Clean Air Mkts. Group v. Pataki
Citation: 32 ELR 20553
No. No. 00-CV-1738, 194 F. Supp. 2d 147/(N.D.N.Y., 04/09/2002)
The court holds that the New York Air Pollution Mitigation Law is preempted by the Clean Air Act (CAA) and violates the U.S. Commerce Clause. Under Air Pollution Mitigation Law § 66-k, an electric generator is assessed an offset penalty when it sells a sulfur dioxide (SO2) allowance to a generator in an upwind state. The offset imposed by § 66-k is equal to any sum received for the sale of the SO2 allowance, but does not apply if the generator attaches a restrictive covenant to the allowance that prevents its subsequent sale to an upwind state. Allowances with restrictive covenants sell for less than an unencumbered allowance. The court first holds that the group challenging the Air Pollution Mitigation Law has standing. The group set forth specific facts showing that one of its members suffered an actual injury-in-fact caused by the law. The group also demonstrated that the value of the member's allowances would no longer be diminished should the law be declared unconstitutional.
The court next holds that the CAA preempts the § 66-k offset penalty. The § 66-k restrictions on transferring allowances are contrary to the CAA Title IV provision that allows the transfer of SO2 allowances among any covered electric-generating units. Moreover, Congress and the U.S. Environmental Protection Agency both rejected geographic limitations, such as § 66-k, on the transfer of SO2 allowances. Further, the § 66-k restrictions on transferring allowances result in decreased availability of SO2 allowances, which would allow New York to indirectly regulate SO2 emissions in other states. In addition, the court holds that the § 66-k restrictions violate the Commerce Clause by discriminating against articles in commerce and by restricting the transfer of SO2 allowances to upwind states. The law imposes upon in-state units the entire cost of compliance, either by forfeiture of receipts from unrestricted transfers or by reduced value of restricted SO2 allowances. The law also does not restrict or penalize the transfer of SO2 allowances within the state. Thus, the law is protectionist because it gives a preferred right of access to SO2 allowances to in-state units over units in upwind states. Additionally, there is no direct connection between the requirements of the Air Pollution Mitigation Law and the purported, legitimate state concerns of reducing acid deposition and protecting public health and the environment. Consequently, the court declares the Air Pollution Mitigation Law null and void and enjoins its enforcement.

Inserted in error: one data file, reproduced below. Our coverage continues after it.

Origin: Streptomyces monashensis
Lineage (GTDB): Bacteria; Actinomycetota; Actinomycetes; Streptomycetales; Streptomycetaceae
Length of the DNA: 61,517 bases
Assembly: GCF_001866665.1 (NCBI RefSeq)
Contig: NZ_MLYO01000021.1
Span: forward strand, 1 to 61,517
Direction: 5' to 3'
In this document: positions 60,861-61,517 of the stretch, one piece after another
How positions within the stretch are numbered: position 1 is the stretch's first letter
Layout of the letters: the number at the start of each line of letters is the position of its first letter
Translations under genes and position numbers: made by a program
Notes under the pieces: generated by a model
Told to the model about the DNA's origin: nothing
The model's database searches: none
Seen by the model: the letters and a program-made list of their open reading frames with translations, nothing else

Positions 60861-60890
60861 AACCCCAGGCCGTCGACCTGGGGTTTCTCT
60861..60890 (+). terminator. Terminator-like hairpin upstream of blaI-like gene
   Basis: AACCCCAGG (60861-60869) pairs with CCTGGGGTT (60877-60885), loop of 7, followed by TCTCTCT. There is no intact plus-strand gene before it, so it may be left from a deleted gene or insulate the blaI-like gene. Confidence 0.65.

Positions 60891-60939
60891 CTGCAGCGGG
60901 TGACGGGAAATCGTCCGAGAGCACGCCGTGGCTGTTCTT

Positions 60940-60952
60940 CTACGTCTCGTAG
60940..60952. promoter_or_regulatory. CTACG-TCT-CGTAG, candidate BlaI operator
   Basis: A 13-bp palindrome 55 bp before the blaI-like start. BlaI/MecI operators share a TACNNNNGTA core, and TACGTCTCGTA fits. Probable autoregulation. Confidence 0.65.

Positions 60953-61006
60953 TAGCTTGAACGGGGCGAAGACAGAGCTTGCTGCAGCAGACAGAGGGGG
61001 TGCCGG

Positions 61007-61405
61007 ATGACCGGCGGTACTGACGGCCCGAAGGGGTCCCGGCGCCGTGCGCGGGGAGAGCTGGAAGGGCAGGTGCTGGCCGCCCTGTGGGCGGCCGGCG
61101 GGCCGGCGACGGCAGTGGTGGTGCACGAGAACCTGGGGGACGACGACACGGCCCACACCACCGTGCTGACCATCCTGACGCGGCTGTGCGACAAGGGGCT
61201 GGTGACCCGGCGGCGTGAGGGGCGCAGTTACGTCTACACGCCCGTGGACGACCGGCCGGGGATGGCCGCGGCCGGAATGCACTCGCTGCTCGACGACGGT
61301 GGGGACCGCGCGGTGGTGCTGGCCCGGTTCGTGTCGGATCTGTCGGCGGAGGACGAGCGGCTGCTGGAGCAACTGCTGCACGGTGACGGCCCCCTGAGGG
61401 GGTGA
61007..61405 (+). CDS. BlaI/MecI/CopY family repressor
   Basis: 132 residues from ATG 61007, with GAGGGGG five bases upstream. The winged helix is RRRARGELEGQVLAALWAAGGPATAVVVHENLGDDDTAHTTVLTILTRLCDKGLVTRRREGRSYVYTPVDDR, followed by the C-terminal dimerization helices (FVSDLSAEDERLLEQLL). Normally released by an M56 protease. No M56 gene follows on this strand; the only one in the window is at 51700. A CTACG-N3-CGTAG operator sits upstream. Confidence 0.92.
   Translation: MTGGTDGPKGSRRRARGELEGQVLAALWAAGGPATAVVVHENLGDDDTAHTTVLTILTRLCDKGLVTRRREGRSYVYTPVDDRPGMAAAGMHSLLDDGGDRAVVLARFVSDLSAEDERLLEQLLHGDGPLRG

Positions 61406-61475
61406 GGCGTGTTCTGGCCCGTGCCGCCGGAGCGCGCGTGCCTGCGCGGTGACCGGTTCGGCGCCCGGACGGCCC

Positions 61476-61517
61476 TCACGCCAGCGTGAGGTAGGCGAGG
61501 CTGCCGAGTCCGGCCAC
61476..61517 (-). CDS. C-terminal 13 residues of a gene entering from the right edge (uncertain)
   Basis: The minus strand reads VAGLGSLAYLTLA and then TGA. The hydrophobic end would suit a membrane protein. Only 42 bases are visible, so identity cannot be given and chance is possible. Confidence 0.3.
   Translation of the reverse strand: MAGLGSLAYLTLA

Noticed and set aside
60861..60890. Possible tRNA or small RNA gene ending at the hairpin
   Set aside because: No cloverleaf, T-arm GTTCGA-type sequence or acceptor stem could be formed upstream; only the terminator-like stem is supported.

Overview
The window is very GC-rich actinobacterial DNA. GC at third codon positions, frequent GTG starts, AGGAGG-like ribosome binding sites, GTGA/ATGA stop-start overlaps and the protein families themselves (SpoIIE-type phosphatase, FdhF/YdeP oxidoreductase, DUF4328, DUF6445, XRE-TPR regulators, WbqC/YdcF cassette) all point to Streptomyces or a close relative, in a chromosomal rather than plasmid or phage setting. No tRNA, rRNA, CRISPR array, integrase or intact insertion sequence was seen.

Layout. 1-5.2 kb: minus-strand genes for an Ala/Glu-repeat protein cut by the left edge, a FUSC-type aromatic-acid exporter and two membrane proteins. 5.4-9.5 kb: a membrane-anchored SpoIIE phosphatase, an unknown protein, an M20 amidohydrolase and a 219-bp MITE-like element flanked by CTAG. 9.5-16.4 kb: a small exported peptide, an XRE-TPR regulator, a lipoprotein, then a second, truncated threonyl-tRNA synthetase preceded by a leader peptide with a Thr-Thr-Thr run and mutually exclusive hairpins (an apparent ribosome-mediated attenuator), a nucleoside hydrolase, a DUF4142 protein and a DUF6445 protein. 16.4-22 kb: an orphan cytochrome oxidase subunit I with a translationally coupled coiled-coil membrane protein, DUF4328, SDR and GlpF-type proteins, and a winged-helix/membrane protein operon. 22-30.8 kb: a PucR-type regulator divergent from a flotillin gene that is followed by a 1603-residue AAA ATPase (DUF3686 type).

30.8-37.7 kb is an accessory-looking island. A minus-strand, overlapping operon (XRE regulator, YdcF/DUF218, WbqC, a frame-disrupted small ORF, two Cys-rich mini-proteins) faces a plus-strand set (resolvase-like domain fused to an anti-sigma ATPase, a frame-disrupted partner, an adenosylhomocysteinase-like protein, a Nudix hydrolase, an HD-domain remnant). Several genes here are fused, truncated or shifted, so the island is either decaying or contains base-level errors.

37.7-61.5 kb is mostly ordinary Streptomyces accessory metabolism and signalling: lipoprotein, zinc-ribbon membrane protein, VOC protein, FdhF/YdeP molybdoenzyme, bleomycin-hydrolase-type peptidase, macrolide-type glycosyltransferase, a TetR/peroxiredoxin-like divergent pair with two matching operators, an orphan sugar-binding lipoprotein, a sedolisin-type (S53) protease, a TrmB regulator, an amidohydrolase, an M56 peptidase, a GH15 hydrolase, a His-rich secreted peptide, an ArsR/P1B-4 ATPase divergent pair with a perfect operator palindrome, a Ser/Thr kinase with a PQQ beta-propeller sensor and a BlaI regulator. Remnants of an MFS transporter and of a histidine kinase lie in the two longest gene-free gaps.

Counsel for Plaintiff
Norman W. Fichthorn
Hunton & Williams
1900 K St. NW, Washington DC 20006
Counsel for Defendants
Robert M. Rosenthal, Ass't Attorney General
Attorney General's Office
State Capitol, Albany NY 12224